Short link

Use a tool like Bitly. Not only does this help with analytics (Bitly can tell you the number of clicks the link has received) it also makes the messages look tidier and easier to retweet/forward. 

Monitor

(this goes for all social media usage)

Make sure you have at least one eye on comments and postings referring to your brand. Use a desktop tool like Tweetdeck or Hootsuite, and have searches running for the various iterations of your name including abbreviations and nicknames. This means you can respond to any feedback swiftly (and in private if necessary)

Point Back

If someone asks a question that is answered in a forum post, send them the link to a relevant discussion (or introductory page if members-only) and encourage them to get involved. If it is not already covered on your site, either create some content or start the discussion yourself, and point them to that. 

Hashtag

Graphic showing hashtag and comment symbolsYes, on Twitter hashtags are sometimes overused (or used inappropriately), but they can be useful for engaging with a whole new audience.

Keep an eye on trending hashtags and, avoiding spamming, get involved in the debate. Similarly, keep an eye on relevant events or discussions happening and make sure you your brand is in the mix.  if there is a genuine link i.e. “Great to see #internships in the headlines: one of our hot topics this week LINK” or “We’ve been having this very debate recently LINK #internships”

Engage with Other Accounts

There are likely to be a host of organisations similar to your own, or working in the same field, already on these social networks. Find them and connect with them. Chances are they’ll help promote your work by retweets your messages or mentioning you in Facebook posts. All this helps drive users to your site. Also don’t forget to return the favour – start talking about what they are doing too – share and share alike!

 

Twitter and Facebook are still great ways to promote your brand – due to the sheer numbers of users and the diversity of interests. Handled well, you could generate a lot of interest for your on-site discussions.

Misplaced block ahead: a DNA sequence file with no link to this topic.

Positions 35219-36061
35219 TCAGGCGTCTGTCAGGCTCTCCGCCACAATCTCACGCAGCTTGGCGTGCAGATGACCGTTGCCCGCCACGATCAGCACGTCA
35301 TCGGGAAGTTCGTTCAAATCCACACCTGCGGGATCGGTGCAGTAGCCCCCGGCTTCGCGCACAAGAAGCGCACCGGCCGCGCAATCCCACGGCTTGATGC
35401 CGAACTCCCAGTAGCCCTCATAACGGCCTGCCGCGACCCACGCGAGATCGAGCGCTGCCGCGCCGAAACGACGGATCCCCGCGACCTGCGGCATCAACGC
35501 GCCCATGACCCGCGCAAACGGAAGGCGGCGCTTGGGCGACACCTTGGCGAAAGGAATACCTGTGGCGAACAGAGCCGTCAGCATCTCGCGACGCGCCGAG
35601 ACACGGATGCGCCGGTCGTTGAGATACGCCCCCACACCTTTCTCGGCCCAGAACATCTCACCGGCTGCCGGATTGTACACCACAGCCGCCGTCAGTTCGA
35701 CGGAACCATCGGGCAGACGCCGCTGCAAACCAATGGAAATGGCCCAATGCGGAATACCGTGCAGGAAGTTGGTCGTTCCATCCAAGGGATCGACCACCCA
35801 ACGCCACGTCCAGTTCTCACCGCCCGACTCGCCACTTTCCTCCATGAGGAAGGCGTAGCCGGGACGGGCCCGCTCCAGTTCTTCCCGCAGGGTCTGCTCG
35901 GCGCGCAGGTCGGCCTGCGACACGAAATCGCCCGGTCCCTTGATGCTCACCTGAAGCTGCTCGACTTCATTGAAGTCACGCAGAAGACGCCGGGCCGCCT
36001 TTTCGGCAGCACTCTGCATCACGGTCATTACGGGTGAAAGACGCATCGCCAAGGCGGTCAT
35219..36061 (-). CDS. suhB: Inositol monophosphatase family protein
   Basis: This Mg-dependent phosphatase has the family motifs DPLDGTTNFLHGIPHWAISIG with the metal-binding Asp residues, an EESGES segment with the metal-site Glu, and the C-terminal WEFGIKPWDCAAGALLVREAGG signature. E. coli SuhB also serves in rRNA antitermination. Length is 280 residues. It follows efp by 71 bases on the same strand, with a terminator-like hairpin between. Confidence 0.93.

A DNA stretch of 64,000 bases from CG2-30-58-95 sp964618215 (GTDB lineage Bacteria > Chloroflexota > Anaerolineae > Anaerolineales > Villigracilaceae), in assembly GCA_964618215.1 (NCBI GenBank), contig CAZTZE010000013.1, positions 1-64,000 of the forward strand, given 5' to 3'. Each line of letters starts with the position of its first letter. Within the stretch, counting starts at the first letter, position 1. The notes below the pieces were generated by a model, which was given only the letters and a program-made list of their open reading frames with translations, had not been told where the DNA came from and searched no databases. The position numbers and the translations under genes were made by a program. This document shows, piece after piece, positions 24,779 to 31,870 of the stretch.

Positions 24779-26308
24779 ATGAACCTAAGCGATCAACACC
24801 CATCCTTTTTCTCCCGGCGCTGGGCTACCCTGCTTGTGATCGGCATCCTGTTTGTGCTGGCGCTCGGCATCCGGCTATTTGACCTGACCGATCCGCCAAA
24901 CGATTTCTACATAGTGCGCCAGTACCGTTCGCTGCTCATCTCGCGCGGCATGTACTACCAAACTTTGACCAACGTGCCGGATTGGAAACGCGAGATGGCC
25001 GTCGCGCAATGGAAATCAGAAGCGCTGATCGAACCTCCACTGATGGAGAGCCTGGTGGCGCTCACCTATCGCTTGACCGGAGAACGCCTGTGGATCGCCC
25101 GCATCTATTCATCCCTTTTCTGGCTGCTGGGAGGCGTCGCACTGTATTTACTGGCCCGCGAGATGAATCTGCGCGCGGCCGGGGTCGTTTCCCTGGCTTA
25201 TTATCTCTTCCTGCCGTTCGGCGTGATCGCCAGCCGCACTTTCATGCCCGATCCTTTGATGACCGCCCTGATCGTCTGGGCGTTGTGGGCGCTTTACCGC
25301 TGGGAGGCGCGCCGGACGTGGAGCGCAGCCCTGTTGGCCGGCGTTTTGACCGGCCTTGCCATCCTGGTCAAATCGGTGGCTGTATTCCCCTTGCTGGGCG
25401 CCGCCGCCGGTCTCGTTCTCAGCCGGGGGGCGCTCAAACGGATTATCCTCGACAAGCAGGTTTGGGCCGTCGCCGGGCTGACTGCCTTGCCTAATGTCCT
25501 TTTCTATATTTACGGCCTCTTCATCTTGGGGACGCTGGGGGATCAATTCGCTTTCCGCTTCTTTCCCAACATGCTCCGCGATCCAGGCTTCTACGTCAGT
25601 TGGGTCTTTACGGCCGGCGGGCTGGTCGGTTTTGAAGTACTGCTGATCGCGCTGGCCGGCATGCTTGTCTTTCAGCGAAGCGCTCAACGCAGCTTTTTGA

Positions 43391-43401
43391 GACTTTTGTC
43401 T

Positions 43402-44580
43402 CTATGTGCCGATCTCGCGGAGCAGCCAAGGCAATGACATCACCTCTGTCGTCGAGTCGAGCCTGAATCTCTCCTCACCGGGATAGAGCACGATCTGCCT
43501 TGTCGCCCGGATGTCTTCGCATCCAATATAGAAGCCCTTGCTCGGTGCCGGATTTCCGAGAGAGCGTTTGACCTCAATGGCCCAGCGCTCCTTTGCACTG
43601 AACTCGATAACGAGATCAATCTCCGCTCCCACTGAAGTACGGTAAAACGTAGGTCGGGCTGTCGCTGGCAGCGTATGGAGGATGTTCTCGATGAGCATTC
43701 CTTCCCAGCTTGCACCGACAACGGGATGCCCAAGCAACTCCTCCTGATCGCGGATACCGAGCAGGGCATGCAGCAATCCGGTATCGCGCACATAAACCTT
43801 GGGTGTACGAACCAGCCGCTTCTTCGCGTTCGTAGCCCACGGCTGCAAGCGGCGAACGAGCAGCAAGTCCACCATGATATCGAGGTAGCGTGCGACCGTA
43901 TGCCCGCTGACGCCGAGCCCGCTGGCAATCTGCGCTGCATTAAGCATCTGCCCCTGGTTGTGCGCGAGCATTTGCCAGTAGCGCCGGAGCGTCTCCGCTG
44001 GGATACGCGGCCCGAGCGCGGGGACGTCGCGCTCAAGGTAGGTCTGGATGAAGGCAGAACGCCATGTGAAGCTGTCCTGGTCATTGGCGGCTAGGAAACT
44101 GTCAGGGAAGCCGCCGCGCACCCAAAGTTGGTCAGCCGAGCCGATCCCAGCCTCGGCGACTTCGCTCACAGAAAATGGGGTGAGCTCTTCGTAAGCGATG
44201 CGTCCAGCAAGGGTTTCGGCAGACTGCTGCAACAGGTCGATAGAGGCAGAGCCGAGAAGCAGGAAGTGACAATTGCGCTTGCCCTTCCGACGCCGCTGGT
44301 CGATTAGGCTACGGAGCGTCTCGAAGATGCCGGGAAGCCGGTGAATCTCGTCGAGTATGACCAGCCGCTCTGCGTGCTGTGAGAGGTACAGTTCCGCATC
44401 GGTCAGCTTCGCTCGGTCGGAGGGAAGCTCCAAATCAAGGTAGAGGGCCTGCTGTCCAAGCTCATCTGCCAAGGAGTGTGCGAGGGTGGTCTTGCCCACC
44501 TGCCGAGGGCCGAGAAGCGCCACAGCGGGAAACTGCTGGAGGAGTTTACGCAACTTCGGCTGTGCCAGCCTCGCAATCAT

16 Oct

Adventures in … Social Media Desktop Clients

Image representing HootSuite as depicted in Cr...
Image via CrunchBase

As part of my job I manage several social media accounts. This includes Twitter and Facebook (profiles, fan pages, and groups).

From a perfect social media desktop client I need to:

  • monitor all of these accounts simultaneously
  • receive notifications when someone comments or messages – with the option to pick and choose which notifications I receive, and how
  • be able to schedule tweets and status updates
  • I must be able to pick the image that goes with the update, if I include a link

I know Facebook tagging from a 3rd party app is pie in the sky right now but if Social Media Santa is listening, then come on – it would be good.

This is in no way an exhaustive list a- and I would love to hear your suggestions for what I should try next …

I have, until now, been using HOOTSUITE. It does all of the above, (apart from Facebook tagging). It’s an unbelievably powerful site – you can monitor a bunch of accounts (including Facebook) , you can schedule tweets, easily pick the image to go with a Facebook post – it’s wonderful. However, recently Hootsuite has been failing to send a lot of messages. There has been come discussion of this on the Hootsuite forum but as yet, no solutions. So the hunt starts for a replacement for Hootsuite.

Image representing TweetDeck as depicted in Cr...

Image via CrunchBase

TWEETDECK